House to End Ban on Courier Deliveries
House officials are preparing to lift a two-year-old ban on couriers hand-delivering packages to Congressional offices, just weeks after the Senate issued a similar edict.
Under preliminary plans for the House’s new screening program, couriers will still be barred from delivering packages directly to Members’ office doors. But instead of being turned away, all items will undergo extensive scrutiny and then be delivered to their final destination.
The ban on courier-delivered packages began Oct. 16, 2001, the day after an anthrax-laced envelope was opened in then-Senate Majority Leader Tom Daschle’s (D-S.D.) suite in the the Hart Senate Office Building.
The new House guidelines for deliveries will require couriers to bring packages to the Congressional Acceptance Site, a trailer facility on the north side of the Capitol grounds.
“Each of the items will have to be processed. They will have to be put in a plastic bag and that bag will go through the X-ray machine,” explained a House aide familiar with plans for the program. “Then each courier will have his or her photo taken. Then they will have another photo taken holding the item.”
The packages will also be swabbed to test for chemical or other substances, and if approved will then be sent to an off-site facility maintained by Pitney Bowes for additional screening and delivery.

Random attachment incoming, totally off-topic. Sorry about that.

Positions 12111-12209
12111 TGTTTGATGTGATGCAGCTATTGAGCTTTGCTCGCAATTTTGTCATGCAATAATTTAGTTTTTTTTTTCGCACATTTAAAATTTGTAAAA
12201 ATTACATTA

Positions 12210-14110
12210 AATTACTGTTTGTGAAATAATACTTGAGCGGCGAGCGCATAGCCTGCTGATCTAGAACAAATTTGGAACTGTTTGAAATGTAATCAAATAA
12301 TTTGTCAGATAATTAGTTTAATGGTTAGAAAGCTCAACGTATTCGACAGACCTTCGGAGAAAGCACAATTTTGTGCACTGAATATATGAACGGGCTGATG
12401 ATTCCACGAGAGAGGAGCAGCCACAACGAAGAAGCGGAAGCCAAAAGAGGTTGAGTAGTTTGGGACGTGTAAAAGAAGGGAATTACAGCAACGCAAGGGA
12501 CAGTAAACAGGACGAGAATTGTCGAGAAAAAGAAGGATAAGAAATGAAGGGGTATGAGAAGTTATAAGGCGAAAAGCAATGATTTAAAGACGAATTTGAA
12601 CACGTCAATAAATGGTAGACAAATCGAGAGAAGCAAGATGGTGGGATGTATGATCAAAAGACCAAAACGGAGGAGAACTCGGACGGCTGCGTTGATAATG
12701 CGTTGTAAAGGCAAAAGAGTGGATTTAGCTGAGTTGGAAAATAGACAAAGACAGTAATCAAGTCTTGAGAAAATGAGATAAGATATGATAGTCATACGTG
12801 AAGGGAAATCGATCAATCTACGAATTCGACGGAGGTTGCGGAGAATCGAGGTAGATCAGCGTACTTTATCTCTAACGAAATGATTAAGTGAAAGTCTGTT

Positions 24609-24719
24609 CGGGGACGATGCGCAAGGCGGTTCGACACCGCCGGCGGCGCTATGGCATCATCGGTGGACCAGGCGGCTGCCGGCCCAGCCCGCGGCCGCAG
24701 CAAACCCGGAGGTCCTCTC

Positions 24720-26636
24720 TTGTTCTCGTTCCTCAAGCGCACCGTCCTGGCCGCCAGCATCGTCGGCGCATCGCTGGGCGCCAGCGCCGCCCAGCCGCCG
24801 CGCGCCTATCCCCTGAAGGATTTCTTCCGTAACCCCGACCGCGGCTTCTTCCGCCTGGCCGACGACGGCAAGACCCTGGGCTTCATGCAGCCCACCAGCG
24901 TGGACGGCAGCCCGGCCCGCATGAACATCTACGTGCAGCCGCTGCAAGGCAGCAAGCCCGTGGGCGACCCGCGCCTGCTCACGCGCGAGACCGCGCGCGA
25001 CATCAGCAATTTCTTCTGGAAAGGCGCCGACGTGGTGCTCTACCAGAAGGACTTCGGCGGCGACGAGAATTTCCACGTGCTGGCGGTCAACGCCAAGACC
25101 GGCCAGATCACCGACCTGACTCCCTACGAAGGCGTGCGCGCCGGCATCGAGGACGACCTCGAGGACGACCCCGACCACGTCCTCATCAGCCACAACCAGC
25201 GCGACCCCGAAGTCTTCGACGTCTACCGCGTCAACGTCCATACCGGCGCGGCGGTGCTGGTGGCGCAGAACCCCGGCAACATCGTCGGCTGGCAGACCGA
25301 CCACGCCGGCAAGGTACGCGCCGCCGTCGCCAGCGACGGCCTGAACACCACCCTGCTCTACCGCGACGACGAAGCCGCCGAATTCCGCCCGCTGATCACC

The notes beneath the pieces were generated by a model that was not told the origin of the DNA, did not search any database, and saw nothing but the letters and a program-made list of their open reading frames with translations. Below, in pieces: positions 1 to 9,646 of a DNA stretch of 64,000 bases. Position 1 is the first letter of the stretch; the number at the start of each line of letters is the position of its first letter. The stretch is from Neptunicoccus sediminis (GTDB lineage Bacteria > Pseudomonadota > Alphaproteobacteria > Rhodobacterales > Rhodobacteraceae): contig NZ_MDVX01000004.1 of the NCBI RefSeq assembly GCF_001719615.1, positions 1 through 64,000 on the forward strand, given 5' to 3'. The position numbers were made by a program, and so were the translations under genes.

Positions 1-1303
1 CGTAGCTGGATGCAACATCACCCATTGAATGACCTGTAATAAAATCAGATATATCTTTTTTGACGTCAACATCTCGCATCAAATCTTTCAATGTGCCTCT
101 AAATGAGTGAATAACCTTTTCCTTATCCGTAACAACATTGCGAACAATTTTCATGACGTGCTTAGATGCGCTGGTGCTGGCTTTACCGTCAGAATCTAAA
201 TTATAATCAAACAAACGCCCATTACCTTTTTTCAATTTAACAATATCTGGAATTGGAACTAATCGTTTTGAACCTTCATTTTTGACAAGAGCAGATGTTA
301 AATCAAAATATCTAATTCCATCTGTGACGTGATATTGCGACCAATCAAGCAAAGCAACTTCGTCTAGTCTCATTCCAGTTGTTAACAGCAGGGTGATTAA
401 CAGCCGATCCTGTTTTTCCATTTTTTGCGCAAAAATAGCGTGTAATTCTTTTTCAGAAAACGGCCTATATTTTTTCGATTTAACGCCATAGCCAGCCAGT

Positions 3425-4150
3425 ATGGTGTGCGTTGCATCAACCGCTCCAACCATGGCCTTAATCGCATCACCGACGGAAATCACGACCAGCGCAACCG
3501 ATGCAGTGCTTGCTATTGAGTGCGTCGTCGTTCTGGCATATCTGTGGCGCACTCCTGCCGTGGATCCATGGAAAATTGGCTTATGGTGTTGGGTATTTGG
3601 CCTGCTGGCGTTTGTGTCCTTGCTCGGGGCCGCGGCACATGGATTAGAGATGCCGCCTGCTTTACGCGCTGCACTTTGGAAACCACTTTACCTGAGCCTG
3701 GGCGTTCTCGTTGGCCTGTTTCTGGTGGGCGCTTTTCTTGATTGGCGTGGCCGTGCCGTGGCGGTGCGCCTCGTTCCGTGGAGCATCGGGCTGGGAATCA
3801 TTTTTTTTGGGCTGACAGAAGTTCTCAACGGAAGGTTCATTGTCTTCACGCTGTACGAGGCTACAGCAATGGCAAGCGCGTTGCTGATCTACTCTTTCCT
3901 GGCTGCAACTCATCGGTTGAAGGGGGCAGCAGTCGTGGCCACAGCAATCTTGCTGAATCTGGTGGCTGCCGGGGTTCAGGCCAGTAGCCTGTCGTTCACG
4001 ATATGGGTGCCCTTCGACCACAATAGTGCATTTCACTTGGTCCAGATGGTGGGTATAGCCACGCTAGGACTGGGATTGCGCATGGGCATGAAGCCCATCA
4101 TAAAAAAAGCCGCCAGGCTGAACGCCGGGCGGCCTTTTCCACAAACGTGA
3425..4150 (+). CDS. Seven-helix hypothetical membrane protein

A “clean” item will take between two and three hours to be fully processed, and up to a dozen items can be processed each hour.
Items that fail the swab test will be X-rayed a second time, retested and then sent to the off-site facility, delaying delivering time by up to 72 hours.
The Senate program, which began in early September, also operates through the Congressional Acceptance Site.
A spokeswoman for Senate Sergeant-at-Arms Bill Pickle said the system was created to allow for delivery of “infrequent” or “non-routine” packages to offices.
Although the Senate guidelines also require a photograph of each courier and testing of packages, the spokeswoman said once cleared, packages may be delivered directly to Senate offices and will not be transferred to Pitney Bowes. The facility has been processing about 20 packages each day.
Deliveries from Federal Express, United Parcel Service or other major carriers will continue to be sent to the Pitney Bowes site to be tested for anthrax and other substances before delivery to Hill offices.